- Despite being one of the richest geographies in the world in terms of natural resources, Africa is one of the world’s poorest and poorest regions. This is another part of the cause of the disease (AIDS, malaria), serious human rights violations, failures in central planning, difficulties in entering the centers, corrupt governments, and frequent military and internal conflicts. According to United Nations Human Rights reports, the last 25 countries are all on the Arctic continent.
- Famine, ignorance, malnutrition and inadequate water resources, as well as health conditions are deeply affecting people living in the region. According to a report released by the World Bank in August 2008, 80.5% of the global scarcity limit of $ 1.25 per day is in sub-Saharan Africa, and most of the region earns less than $ 2.50 per day.
- According to a survey conducted in 2005, about 380 million people in Africa are scarce. From 1973 to 2003, the average daily earnings of people living in Sub-Saharan Africa remained at 70 cents. Some reports in this area indicate that foreign investments have increased due to unsuccessful liberalization, but some sources indicate that they originate from failures in local administration.
- However, from 1995 to 2005, the economic growth of Africa is 5% on average. Countries that are particularly rich in oil resources, such as Angola, Sudan and Ecuador Ginesi, still show higher growth rates. The continent also has 90% of world cobalt and platinum reserves, 50% of gold reserves, 98% of chromium reserves, 70% of tantelite reserves, 64% of manganese reserves and three of uranium reserves. Democratic Congo The Republic possesses 70% of the Koltan mineral used in the construction of mobile phones and also holds 30% of the world’s diamond reserves. Guinea is the world’s largest bauxite exporter. Despite these resources, however, the quality of Africa in agriculture and production does not go forward at the expected rate. In addition, the Global Financial Crisis in 2008 hindered the development of the region. After this crisis, about 100 million people were affected by hunger.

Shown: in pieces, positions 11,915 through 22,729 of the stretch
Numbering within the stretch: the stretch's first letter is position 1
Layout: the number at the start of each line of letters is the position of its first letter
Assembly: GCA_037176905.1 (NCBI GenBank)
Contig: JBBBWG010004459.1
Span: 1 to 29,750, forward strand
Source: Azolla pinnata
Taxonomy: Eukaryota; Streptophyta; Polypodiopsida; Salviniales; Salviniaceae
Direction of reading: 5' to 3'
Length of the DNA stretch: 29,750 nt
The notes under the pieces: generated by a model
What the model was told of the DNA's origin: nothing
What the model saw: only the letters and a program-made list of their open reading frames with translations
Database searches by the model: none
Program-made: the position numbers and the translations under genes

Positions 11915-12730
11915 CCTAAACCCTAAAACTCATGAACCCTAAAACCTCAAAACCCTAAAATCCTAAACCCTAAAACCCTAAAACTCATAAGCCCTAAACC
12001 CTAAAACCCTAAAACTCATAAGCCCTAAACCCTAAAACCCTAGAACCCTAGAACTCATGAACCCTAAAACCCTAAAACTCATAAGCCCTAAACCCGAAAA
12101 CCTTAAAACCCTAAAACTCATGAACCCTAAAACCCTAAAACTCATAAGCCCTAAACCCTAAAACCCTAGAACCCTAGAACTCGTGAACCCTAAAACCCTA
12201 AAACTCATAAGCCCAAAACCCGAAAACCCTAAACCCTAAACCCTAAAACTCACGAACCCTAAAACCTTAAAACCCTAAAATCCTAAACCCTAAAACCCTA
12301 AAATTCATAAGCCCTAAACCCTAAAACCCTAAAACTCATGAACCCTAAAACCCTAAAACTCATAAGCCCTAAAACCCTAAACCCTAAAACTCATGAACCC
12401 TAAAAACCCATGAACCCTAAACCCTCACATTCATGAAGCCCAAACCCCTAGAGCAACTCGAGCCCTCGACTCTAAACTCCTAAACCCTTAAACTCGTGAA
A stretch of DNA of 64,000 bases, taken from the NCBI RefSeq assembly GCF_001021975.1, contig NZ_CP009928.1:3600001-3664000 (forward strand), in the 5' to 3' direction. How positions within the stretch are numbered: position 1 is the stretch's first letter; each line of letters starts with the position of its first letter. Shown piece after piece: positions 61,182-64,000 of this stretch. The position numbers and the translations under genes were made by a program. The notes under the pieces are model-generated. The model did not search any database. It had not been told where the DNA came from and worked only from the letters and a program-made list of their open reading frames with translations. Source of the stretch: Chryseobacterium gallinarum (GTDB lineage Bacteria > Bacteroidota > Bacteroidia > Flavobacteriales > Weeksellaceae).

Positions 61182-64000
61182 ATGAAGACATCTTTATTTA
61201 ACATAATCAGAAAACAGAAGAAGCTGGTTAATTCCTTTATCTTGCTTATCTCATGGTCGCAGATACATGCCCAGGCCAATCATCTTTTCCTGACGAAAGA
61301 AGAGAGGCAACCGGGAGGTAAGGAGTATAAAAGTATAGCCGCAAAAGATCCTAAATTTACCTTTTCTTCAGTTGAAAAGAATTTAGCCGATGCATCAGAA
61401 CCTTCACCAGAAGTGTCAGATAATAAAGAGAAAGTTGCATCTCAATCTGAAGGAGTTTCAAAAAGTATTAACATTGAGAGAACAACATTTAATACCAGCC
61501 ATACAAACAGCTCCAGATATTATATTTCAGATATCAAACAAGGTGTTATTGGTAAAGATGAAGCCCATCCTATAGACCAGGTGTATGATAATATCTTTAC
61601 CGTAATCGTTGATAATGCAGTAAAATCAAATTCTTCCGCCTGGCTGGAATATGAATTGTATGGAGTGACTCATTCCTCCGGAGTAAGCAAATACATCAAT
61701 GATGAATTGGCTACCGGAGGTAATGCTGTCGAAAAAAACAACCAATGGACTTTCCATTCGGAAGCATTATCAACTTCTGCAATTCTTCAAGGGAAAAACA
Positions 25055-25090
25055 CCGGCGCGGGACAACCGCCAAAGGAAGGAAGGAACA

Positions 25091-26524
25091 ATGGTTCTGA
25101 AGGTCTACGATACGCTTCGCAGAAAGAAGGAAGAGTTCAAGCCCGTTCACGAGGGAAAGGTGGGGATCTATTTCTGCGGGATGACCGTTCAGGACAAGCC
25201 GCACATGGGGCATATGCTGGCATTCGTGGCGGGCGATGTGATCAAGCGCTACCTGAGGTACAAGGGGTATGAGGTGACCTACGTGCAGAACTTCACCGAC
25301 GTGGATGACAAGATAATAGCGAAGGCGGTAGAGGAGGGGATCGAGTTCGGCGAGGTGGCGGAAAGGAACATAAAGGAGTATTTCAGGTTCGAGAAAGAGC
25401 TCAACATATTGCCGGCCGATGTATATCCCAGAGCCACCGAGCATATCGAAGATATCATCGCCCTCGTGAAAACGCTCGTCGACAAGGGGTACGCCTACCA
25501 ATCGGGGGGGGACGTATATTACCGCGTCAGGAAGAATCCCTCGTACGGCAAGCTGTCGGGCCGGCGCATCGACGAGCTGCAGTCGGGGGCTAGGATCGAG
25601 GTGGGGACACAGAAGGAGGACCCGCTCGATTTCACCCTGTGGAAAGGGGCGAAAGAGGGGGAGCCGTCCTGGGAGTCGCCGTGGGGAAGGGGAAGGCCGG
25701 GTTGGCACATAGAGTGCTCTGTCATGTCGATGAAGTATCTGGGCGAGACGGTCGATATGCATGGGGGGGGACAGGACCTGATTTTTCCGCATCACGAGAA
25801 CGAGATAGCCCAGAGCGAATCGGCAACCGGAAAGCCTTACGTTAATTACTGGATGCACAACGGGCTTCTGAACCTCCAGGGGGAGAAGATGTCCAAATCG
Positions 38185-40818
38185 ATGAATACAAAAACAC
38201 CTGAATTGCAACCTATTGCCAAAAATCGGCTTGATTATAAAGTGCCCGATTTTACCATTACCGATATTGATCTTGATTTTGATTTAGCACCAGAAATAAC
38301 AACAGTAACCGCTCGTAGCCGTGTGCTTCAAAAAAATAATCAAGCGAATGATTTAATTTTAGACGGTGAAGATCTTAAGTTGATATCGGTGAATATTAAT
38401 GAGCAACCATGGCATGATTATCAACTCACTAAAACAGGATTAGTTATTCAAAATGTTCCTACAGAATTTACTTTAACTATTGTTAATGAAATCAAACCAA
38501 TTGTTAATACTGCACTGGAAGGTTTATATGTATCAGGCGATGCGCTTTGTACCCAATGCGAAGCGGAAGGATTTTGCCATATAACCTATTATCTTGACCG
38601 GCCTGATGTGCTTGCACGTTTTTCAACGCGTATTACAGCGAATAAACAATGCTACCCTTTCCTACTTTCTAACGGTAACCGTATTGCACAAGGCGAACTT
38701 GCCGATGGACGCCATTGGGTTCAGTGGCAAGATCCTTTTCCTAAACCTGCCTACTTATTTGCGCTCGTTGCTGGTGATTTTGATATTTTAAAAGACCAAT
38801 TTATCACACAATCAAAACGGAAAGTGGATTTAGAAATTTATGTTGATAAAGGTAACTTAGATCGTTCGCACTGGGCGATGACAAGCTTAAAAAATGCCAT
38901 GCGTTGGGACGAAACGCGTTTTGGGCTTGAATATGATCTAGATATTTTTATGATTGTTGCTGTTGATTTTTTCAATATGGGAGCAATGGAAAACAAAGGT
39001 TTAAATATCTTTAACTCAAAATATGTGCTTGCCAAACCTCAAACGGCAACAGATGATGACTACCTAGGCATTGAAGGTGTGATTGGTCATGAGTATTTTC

- However, especially in recent years, economic activity has increased due to investments made by the People’s Republic of China in the region. Only in 2007, Chinese investors have invested 1 Billion dollars in the region
- African Demography
- The population of Africa has increased significantly in the last 40 years and as a result, the majority of the population consists of young people. In some African states, over half of the population is under 25 years of age. In the 1950s, the population of 221 million, the population of the country reached 1 billion in 2009.
- In the South, Central and South East Africa, the Bantu language is widely spoken. In addition, a number of Nilotic communities are spoken in Eastern Africa and South Sudan, the Swahili in the complex Swahili Coast, and the Khoisan (‘San’ or ‘Bushmen’) and Pygmyler Bantu languages of the remaining local tribes. The Bantu language is also dominant in Gabon and Equatorial Guinea. The local communities, also known as the Kalahari Desert in the south of Africa, Busman, live here for a long time. Busans are different from other African tribes in race. The definite community of the tapes that arrive on a daily basis is Pygmiler. The majority of nations in West Africa speak languages from the Niger-Kongo Language family. There are also Afro-Asian languages and Nil-Saharan language speakers in this region. Niger Congo is home to some of the most complex ethnic groups in the language family including Yoruba, Igbo, Fulani, Akan and Wolof. In the central Sahara, Mandinka or Mande communities are important, and Zaghawa, Baya, Kanuri and Sao, who are in Nile-Sahara language family in Eastern Central Africa, suppress the languages.